Although I knew all of the songs that Fret With Benefits played, naming them or identifying the group or artist that originally played some of those songs turned out to be a challenge for me! Mothership singer Rick Fullerton handled the lead vocals on the first two songs and I was impressed with his singing. My brother being a bass player raved about Adrynaline bassist Cree Michaud‘s playing. I didn’t really notice anything special about Michaud‘s bass playing but my brother was definitely impressed. Fullerton then advised that he was handing the vocals to “Kim” who is the lead singer for Adrynaline known as “JustKim Rose.” Wow! What can you say? That woman has a powerful voice! JustKim Rose sang the lead vocals on “Diamonds And Rust” (Judas Priest — I know it’s not a Judas Priest original song but as far as I am concerned, it’s a Priest song), “Close My Eyes Forever” (Lita Ford with Ozzy Osbourne) and “Children Of The Damned” (Iron Maiden). Kim‘s singing simply got a great response from the crowd. Frets With Benefits closed off their acoustic performance with a spirited rendition of Extreme‘s “Hold Hearted” which gave me the goose bumps.
Frets With Benefits playing cover of Iron Maiden‘s “Children Of The Damned” in Ottawa, Ontario, Canada on April 14, 2017:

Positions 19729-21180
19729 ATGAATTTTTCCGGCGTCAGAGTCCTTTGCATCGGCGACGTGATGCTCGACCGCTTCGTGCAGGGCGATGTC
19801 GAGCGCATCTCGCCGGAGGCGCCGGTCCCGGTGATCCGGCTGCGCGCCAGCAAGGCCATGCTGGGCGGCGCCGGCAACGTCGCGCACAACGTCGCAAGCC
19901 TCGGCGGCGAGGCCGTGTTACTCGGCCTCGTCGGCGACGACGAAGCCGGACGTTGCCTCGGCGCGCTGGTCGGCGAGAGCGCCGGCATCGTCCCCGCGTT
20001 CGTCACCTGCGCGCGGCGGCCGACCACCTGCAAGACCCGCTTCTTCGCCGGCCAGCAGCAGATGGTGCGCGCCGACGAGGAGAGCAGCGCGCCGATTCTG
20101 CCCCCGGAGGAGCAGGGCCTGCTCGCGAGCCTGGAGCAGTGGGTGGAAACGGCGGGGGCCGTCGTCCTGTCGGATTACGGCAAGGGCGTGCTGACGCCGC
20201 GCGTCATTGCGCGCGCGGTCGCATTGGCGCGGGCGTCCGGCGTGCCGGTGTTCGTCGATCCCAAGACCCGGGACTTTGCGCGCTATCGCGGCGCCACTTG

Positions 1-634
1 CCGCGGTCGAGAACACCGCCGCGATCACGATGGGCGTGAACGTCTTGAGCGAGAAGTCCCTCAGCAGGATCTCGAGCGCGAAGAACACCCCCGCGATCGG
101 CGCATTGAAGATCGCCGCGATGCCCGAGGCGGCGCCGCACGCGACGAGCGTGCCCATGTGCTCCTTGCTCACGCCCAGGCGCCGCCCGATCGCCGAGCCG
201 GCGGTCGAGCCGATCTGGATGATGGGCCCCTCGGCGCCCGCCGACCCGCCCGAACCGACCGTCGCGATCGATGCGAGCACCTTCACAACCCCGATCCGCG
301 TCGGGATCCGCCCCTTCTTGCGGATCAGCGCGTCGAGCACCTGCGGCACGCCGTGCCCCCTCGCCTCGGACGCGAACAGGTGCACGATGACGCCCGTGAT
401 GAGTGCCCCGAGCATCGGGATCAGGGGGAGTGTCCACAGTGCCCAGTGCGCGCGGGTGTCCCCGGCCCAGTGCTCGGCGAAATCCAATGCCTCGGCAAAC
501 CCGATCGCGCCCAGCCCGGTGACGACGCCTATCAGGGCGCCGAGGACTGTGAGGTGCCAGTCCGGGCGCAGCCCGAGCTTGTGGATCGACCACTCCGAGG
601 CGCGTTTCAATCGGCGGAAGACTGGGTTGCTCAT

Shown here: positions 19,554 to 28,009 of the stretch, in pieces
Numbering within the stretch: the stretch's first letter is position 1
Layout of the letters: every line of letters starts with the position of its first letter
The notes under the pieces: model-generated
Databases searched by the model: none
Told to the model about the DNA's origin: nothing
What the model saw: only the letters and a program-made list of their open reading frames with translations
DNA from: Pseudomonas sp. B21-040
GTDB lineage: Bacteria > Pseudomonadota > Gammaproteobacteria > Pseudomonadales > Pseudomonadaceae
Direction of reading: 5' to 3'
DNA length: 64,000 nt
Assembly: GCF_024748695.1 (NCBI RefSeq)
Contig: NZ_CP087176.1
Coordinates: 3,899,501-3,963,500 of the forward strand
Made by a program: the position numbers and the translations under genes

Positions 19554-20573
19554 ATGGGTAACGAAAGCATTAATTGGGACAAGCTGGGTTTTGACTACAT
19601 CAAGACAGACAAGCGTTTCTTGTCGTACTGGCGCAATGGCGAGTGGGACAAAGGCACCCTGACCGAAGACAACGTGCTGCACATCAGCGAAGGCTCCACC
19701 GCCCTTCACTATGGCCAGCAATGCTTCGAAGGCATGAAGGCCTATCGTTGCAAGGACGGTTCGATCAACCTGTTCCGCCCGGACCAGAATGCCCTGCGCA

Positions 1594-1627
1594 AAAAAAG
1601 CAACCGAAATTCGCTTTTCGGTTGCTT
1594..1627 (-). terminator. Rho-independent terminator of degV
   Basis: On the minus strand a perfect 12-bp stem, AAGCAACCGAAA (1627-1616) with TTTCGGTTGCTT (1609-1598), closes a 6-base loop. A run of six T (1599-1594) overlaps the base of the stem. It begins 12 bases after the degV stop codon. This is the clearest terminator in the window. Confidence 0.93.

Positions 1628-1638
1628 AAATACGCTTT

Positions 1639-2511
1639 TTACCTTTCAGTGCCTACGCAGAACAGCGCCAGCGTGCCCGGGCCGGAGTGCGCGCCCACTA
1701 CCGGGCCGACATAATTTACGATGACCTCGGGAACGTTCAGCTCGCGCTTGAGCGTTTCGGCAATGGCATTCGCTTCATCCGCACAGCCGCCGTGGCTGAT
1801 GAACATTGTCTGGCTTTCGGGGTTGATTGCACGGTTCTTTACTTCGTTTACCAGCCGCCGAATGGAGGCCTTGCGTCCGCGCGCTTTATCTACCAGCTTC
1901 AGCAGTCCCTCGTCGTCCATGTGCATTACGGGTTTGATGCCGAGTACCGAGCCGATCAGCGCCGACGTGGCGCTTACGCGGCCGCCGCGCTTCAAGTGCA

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Before long, it was time for Russ Dwarf to hit the stage. I had previously seen the Killer Dwarfs‘ frontman play an acoustic solo show in May 2015 and I had been impressed with his performance. Russ Dwarf was accompanied this time by Killer Dwarfs guitarist Gerry Finn, band manager Rob Zakojc and someone else on stand up type drums. I’m a big Dwarfs fan and have seen them live five times in the last five years. However, I thought that Russ Dwarf and company’s performance this time around in Ottawa was kind of flat. The normal humour exhibited by the diminutive frontman with the unique voice was not there. There appeared to be some discussion between Russ Dwarf, Finn and Zakojc in between songs without microphones. I think I would have felt more engaged if the threesome would have let the crowd know what they’re talking about even if it was just to state that a song or two were being cut from the setlist. Finn did talk in the microphone at some points during the evening but I couldn’t hear what he had to say.
Russ Dwarf and company started their set with “Stand Tall (Stick To Your Guns”) which was a good opener and one of the songs from the Killer Dwarfs that my brother recognized. Next up was a song that I didn’t recognize called “Everything.” Perhaps I was just in the mood to hear songs that I already knew or recognized by that time but the trio of songs that I did not recognize from Russ Dwarf (I think “Everytime”, “Four Seasons” and “Smoothline”) were kind of on the dull side for me this time around. “Keep The Spirit Alive” was surprisingly played as the fourth song, which turned out to be a good idea to get the crowd going midway through the set. I found it a bit funny that my brother who had previously cited “Dirty Weapons” as one of the songs that he knew from the Killer Dwarfs could not recognize it when played acoustically by Russ Dwarf and company. The best song which got the loudest crowd reaction was the ballad “Doesn’t Matter” which had a lot of people singing along.